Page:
Lawsuit: Military training endangers Tinian monarch

Suit seeks endangered species protection for imperiled Pacific island songbird

Tinian monarch (Monarcha takatsukasae) photographed on Tinian in July 2012 by Devon Pike. (DEVON PIKE)

WASHINGTON— The Center for Biological Diversity sued the U.S. Fish and Wildlife Service last Thursday for failing to protect the rare Tinian monarch songbird under the Endangered Species Act.

Thursday’s lawsuit, filed in the U.S. District Court in D.C., notes that this small bird lives only on Tinian, a 39-square-mile island in the western Pacific Ocean that is part of the Commonwealth of the Northern Mariana Islands. The bird is severely threatened by plans to expand military-training activities in the monarch’s last remaining forest habitat.

“This dainty little songbird needs Endangered Species Act protections immediately to have a fighting chance at survival,” said Ryan Shannon, a staff attorney at the center. “The Fish and Wildlife Service has already acknowledged the monarch’s in trouble, so we’re going to court to ensure the Trump administration doesn’t block lifesaving protections for this rare bird.”

The center petitioned for protection of the Tinian monarch in 2013 under the Endangered Species Act, which gives the Fish and Wildlife Service one year to respond. The agency has yet to do so. Even so, it identified the monarch as critically imperiled, meaning its protection should be highest priority. The Service scheduled the decision for fiscal year 2017 in its own workplan, but to date has not moved to protect the species.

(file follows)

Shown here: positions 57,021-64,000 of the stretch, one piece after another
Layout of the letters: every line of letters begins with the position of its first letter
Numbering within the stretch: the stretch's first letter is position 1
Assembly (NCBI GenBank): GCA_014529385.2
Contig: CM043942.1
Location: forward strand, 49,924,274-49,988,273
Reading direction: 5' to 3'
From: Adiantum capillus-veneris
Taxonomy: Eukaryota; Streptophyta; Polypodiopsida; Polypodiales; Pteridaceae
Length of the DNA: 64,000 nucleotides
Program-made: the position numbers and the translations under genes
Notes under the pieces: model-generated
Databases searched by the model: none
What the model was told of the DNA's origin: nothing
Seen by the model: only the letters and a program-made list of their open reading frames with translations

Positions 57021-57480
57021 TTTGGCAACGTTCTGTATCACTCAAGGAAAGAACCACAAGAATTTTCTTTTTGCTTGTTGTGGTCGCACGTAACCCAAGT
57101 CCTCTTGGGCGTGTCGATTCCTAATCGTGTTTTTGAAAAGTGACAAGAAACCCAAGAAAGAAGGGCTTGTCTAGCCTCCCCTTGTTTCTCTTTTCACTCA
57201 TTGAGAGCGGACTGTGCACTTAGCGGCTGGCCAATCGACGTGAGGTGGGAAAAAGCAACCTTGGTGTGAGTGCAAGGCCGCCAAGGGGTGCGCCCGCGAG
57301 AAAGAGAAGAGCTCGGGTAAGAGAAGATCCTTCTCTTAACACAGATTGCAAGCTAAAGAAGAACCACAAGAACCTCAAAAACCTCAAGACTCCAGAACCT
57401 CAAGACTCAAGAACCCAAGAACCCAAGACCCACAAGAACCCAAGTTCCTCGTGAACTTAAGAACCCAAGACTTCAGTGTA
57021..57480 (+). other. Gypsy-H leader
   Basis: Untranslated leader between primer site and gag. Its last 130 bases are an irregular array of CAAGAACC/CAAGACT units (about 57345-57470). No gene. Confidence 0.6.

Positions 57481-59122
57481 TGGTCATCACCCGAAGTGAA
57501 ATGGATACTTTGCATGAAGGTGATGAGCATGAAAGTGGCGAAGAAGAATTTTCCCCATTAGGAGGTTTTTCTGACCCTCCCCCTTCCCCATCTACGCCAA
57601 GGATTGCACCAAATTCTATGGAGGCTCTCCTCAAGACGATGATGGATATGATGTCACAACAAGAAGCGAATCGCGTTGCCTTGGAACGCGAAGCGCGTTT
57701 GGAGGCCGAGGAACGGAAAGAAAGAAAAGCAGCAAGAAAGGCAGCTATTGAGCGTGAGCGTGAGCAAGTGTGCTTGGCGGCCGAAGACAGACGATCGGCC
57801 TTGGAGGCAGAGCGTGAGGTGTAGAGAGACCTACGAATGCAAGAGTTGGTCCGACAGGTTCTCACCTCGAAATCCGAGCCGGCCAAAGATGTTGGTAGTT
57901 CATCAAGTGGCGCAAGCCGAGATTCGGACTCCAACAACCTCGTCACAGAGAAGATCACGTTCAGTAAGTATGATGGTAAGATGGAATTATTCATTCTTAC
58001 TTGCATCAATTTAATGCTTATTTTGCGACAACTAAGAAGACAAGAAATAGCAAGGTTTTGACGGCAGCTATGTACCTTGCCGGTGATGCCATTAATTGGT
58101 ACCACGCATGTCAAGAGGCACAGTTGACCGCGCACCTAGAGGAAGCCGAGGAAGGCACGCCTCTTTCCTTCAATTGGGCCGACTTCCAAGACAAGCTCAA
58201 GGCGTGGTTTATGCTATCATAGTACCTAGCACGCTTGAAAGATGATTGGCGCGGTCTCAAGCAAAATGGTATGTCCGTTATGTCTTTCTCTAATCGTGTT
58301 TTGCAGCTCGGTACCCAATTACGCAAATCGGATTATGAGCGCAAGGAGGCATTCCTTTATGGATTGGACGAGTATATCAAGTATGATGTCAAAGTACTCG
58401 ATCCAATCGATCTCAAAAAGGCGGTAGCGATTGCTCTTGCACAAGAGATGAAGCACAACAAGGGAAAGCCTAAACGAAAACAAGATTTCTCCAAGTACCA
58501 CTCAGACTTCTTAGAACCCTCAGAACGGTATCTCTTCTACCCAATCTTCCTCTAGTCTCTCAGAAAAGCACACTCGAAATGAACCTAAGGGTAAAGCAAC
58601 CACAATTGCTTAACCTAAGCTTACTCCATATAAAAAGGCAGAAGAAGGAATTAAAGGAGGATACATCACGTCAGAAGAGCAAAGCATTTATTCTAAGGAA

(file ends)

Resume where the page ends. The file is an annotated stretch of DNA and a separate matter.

The monarch, a type of flycatcher, nearly went extinct from forest clearing for agriculture and military staging during World War II. It was protected under the Endangered Species Act in 1970. Following an increase in forest cover and population size, those protections were removed in 2004. Since then the bird’s forest habitat has been slowly disappearing. Only 549 acres of native forest remain on Tinian.

“The Service has already acknowledged that the monarch is critically imperiled. It needs to stop delaying and provide this unique bird the Endangered Species Act protections it desperately needs,” said Shannon.

The monarch’s population is estimated to have declined by nearly 40 percent in recent years. Beyond the danger of increased military activities, the bird is threatened by development, agriculture, typhoons, disease, predation from rodents and the threat of invasion by exotic brown tree snakes, which have decimated native wildlife on numerous islands.

The center is a national, nonprofit conservation organization with more than 1.6 million members and online activists dedicated to the protection of endangered species and wild places. (PR)

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